Information is Power

Information is Power

The evening course I took with TWC has been one of the best classes I have taken during my 5 years of college. The class, International Organizations and Humanitarian Law, only strengthened my resolve to be in the field of international relations. I'll be honest, the academic portion of this program was not on the top of my list in the first weeks, but in no time I was hooked on the subject matter. It was so well presented by the professor, I really felt I was gaining some life lessons from the course. I have learned so much about humanitarian law that it has opened a entirely new field of study that I did not think I would get into. One of the many plans I had for the future was to study law, but now with this course and my experience in D.C., I feel like I would do well in the realm of humanitarian law. When you think about humanitarian law, one thing that everyone cannot forget is that just because there is conflict, that does not mean human rights are suspended. Just because there is political strife, riots or war, that does not give any individual, or institution a reason to suspend basic human rights.

 

 

TWC encourages its students to get involved and to think about the issues. I am lucky in the sense that my experience here at TWC has been a well-rounded one. The course I took was focused on human rights, my civic engagement work centered on homelessness in D.C. and my internship site champions inclusive growth and equality. All of these aspects combined has given me a greater outlook on what I would like to do with my academic life. This program has definitely made me a more involved global citizen; I think what I have learned here, and what I will continue to learn in the year to come while I continue on at my internship site, will be the idea that one is never alone. We share the world with 7 billion people, and if we have even the slightest chance of making life better for our fellow human beings then we have a responsibility to see it through.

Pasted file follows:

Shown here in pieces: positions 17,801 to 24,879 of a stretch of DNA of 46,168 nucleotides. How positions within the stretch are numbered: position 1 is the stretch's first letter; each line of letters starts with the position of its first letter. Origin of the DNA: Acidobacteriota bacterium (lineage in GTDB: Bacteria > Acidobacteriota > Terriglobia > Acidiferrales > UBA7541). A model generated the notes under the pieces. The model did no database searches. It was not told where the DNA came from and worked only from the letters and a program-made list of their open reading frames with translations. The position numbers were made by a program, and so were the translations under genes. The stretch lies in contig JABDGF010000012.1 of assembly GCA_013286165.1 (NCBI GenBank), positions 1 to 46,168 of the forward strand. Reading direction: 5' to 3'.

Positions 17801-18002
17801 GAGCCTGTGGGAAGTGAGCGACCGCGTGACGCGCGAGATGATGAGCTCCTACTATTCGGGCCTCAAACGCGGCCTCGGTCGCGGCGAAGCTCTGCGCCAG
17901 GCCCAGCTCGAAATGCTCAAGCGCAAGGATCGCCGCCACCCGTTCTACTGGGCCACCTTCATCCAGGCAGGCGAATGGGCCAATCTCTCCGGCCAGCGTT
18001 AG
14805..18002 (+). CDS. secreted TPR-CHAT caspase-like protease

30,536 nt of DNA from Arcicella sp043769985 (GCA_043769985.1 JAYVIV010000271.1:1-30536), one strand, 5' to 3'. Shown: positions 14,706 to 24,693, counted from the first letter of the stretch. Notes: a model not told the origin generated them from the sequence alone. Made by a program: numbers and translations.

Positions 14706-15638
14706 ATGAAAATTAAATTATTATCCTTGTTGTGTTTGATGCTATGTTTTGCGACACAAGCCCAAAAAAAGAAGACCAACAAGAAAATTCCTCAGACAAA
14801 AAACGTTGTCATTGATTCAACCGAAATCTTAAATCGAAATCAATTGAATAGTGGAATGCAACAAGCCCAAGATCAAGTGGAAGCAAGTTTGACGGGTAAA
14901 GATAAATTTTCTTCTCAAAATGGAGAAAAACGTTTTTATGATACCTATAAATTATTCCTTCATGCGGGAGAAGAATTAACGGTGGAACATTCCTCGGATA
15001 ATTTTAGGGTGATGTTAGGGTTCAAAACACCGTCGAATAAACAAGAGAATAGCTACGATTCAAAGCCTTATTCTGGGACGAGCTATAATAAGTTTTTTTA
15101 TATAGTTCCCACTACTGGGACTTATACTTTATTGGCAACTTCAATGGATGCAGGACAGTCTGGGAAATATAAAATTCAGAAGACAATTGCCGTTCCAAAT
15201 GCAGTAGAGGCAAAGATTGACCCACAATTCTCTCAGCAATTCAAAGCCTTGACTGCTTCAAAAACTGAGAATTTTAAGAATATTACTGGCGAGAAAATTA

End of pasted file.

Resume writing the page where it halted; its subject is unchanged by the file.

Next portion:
How can one get involved? It’s as simple as a vote. One right that we take for granted in the West is the ability to choose the people that represent you and who champion your ideals and values. I think it’s very easy to take for granted the environment that we are born into, but to make positive change in the world, you simply need to ensure that your voice is heard. Additionally, volunteering and giving back to your community is a great way to put your stamp on the world; one positive experience for an individual that is underserved and underrepresented can make a lifetime of difference. It often only takes a small act of kindness to make someone’s day better. But how does this tie into human rights? Well, something that concerns me greatly is that people are missing out on their human right to shelter, water and food, while nations in the developed world are spending millions on the rights for individuals to carry guns, or fight amongst themselves about locked iPhones. It's troubling to see that issues that can mean life and death for millions of Americans and billions of people around the world. You can make the change, and you can decide what to do with the gifts you have been given. Education, freedom and a voice.

 

 

 

Simply sitting in a classroom for 3 hours every week, I have come to so many realizations. I would like to take the time to thank my Professor Max Hilare for an amazing semester, for you have truly opened my eyes to a lot of issues and great ideas. Finally, I encourage everyone to educate yourselves on the abuses of human rights here and around the world, because if no one talks about it, how can we expect any change?

 

 

 

Read Rahul's previous blog posts here

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